however my sotorage on the other hand, it can take a minute to load some folders, and going through the folders for what i want takes io ops.

    i can use a ssd for storage more than i can for boot.

    but for storage alone, i need minimum of 120gb, and a nice "future proof" of 240gb. but thats WAY to expensive for me.

    why not stop speeding this crap up and bring the prices down. seriously. i would take a drive that is half the speed of a hdd but with no seek time if it was .25$ a gb.
  • 0 Hide
    ralfthedog , July 19, 2011 5:02 AM
    RandomactsWhy can't they just compete for better $/g ratio... imo most people don't need this speed anyways.


    People who don't need speed are better off with spinning disks. The high end of the market needs both speed and reliability. That is why they are the high end of the market.

    The cool thing is, eventually the high end of the market will trickle down to the consumer grade stuff. We are not that many years away from low end systems having RAID 5 of 2TB SSD drives.
  • 1 Hide
    alidan , July 19, 2011 5:33 AM
    ralfthedogPeople who don't need speed are better off with spinning disks. The high end of the market needs both speed and reliability. That is why they are the high end of the market. The cool thing is, eventually the high end of the market will trickle down to the consumer grade stuff. We are not that many years away from low end systems having RAID 5 of 2TB SSD drives.


    yea not many years off. we are more like a few decades form that.

    but right now, lets say non server use. will an end user see a difference in ssd speed?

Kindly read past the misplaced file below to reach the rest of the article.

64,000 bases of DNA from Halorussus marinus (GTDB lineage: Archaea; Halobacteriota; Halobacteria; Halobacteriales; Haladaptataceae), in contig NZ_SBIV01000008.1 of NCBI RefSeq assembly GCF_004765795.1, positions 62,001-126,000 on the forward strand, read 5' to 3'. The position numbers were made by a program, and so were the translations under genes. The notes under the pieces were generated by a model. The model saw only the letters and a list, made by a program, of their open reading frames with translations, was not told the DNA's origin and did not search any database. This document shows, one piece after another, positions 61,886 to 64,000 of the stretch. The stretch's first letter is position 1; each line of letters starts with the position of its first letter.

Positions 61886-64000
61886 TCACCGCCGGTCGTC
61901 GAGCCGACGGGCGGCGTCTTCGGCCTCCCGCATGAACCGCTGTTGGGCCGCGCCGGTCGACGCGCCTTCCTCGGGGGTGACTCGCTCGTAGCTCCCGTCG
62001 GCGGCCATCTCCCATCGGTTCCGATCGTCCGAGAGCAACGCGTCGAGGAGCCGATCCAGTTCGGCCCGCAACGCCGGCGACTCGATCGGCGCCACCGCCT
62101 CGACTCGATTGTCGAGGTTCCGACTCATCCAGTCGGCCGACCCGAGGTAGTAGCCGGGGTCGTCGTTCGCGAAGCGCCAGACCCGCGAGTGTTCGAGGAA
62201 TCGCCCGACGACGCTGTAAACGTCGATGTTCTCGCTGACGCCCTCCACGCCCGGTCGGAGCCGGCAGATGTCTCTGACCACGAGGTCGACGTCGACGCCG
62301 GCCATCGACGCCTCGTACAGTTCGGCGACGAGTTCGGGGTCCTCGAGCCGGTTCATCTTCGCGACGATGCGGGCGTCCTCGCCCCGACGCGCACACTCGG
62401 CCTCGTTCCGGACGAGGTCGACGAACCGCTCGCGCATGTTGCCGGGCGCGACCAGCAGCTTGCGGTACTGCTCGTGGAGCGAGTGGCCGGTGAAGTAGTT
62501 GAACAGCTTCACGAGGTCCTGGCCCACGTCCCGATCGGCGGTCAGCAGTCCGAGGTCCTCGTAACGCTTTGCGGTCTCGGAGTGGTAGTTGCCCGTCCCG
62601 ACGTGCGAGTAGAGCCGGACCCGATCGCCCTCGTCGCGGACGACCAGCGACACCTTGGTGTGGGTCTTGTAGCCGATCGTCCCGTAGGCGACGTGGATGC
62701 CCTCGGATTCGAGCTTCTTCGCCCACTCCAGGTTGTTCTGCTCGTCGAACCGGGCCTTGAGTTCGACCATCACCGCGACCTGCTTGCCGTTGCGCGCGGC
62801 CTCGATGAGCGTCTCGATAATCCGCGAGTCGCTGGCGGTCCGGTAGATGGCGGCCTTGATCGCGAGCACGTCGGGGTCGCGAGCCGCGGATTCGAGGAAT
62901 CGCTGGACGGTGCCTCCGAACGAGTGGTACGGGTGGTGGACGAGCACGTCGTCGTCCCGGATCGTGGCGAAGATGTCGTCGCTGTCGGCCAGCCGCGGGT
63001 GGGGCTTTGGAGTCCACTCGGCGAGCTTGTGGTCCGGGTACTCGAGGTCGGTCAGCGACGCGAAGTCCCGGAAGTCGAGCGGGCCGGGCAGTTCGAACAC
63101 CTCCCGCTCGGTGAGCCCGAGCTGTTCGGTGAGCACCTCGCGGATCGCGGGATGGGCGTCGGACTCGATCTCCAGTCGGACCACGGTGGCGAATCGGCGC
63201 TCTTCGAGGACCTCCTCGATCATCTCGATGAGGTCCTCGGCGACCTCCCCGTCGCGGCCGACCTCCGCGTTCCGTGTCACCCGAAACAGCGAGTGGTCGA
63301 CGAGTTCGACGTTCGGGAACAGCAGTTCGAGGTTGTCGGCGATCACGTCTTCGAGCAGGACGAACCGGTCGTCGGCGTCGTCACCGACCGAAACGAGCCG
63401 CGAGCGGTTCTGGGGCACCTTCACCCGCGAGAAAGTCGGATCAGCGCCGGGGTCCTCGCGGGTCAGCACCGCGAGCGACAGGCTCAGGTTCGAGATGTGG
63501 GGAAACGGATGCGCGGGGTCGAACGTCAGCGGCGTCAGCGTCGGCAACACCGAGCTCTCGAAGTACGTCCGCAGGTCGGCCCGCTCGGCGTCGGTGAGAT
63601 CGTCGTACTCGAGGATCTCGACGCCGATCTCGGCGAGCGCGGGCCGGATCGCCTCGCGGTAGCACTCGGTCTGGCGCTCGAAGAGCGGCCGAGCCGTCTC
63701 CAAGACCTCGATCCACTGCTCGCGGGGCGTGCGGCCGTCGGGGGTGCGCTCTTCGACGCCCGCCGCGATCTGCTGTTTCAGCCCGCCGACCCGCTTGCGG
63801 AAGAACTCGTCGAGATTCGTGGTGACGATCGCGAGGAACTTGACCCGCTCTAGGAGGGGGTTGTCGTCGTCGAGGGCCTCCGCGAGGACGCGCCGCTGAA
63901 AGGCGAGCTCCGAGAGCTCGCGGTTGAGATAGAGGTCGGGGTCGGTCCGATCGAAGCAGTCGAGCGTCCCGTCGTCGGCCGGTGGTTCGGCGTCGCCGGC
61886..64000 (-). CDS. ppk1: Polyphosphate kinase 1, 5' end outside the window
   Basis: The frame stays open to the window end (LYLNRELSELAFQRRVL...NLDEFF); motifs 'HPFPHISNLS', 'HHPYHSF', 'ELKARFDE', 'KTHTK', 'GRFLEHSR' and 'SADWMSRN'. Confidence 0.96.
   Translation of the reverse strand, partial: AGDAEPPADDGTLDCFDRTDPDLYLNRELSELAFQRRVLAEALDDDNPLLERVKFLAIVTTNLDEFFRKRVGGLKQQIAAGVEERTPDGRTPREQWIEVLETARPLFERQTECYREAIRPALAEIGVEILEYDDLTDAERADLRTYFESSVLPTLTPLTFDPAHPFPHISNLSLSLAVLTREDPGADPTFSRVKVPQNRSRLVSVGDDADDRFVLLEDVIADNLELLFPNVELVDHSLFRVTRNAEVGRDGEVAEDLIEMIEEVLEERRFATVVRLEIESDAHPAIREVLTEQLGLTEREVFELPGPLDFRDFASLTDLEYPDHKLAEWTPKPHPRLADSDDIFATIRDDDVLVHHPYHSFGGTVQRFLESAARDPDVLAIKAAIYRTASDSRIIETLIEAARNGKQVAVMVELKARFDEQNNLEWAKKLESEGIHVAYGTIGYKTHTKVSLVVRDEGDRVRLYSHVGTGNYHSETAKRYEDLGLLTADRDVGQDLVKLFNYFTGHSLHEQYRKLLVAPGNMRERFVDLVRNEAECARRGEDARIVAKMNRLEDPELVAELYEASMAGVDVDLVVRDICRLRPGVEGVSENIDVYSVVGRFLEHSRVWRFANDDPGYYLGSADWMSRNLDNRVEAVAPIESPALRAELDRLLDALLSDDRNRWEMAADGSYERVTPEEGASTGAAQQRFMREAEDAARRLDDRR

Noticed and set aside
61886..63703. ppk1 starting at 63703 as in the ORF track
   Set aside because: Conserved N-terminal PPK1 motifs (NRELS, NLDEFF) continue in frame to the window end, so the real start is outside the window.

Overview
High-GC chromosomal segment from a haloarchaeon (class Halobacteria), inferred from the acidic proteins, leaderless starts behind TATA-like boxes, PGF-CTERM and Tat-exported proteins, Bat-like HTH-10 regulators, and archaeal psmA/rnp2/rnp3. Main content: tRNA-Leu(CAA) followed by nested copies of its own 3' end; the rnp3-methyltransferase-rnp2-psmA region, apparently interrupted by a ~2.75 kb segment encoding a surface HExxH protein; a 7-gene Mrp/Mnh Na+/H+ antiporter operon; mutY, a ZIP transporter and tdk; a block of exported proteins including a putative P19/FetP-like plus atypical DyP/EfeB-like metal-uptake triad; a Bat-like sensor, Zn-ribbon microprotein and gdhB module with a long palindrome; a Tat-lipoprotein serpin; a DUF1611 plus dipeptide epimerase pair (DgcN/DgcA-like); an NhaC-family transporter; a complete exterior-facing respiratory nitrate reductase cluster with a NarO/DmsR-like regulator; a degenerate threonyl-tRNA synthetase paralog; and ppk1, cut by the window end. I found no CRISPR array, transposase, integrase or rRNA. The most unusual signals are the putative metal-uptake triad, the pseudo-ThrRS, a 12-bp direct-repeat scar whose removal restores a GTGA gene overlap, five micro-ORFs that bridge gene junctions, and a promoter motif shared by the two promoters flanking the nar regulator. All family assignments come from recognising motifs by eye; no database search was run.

i mean the biggest speed boost is the effectively no seek time. even if the drives were 50mb read write, they would still seam like they vastly out preform hdds, because of the seek time.

    i really cant give a s*** about any sata speed boosts, because they dont matter in ssds right now. and real professional drives, they have there own options for massive speeds.
  • 0 Hide
    eddieroolz , July 19, 2011 7:28 AM
    Right, Seagate entered the SSD market.

    Let's hope these will have a reputation for actually lasting.
  • 1 Hide
    ethanolson , July 19, 2011 10:50 AM
    RandomactsWhy can't they just compete for better $/g ratio... imo most people don't need this speed anyways.


    The SAS interface opens up a whole new world. This is absolutely fantastic news! Integrating capacity drives with performance drives allows a datacenter manager to tier their storage on the same storage device, reducing the complexity of their SAN. This is very good news.
  • 1 Hide
    Anonymous , July 19, 2011 5:36 PM
    I think most of the posters here don't realize that Seagate is targeting the Enterprise/corporate world with these. These are meant for servers... and expense is worth it if it's faster and more reliable than all else out there.

    I would buy a set of these if it means if my database queries are faster because of it...
  • 0 Hide
    gregzeng , July 25, 2011 6:08 AM
    Seems little use of NTFS-COMPRESSED, except myself? MS claims negligible speed loss for about double the storage. Why no mentions anywhere of NTFS-compressed? I use it on all my hard drives nearly everywhere.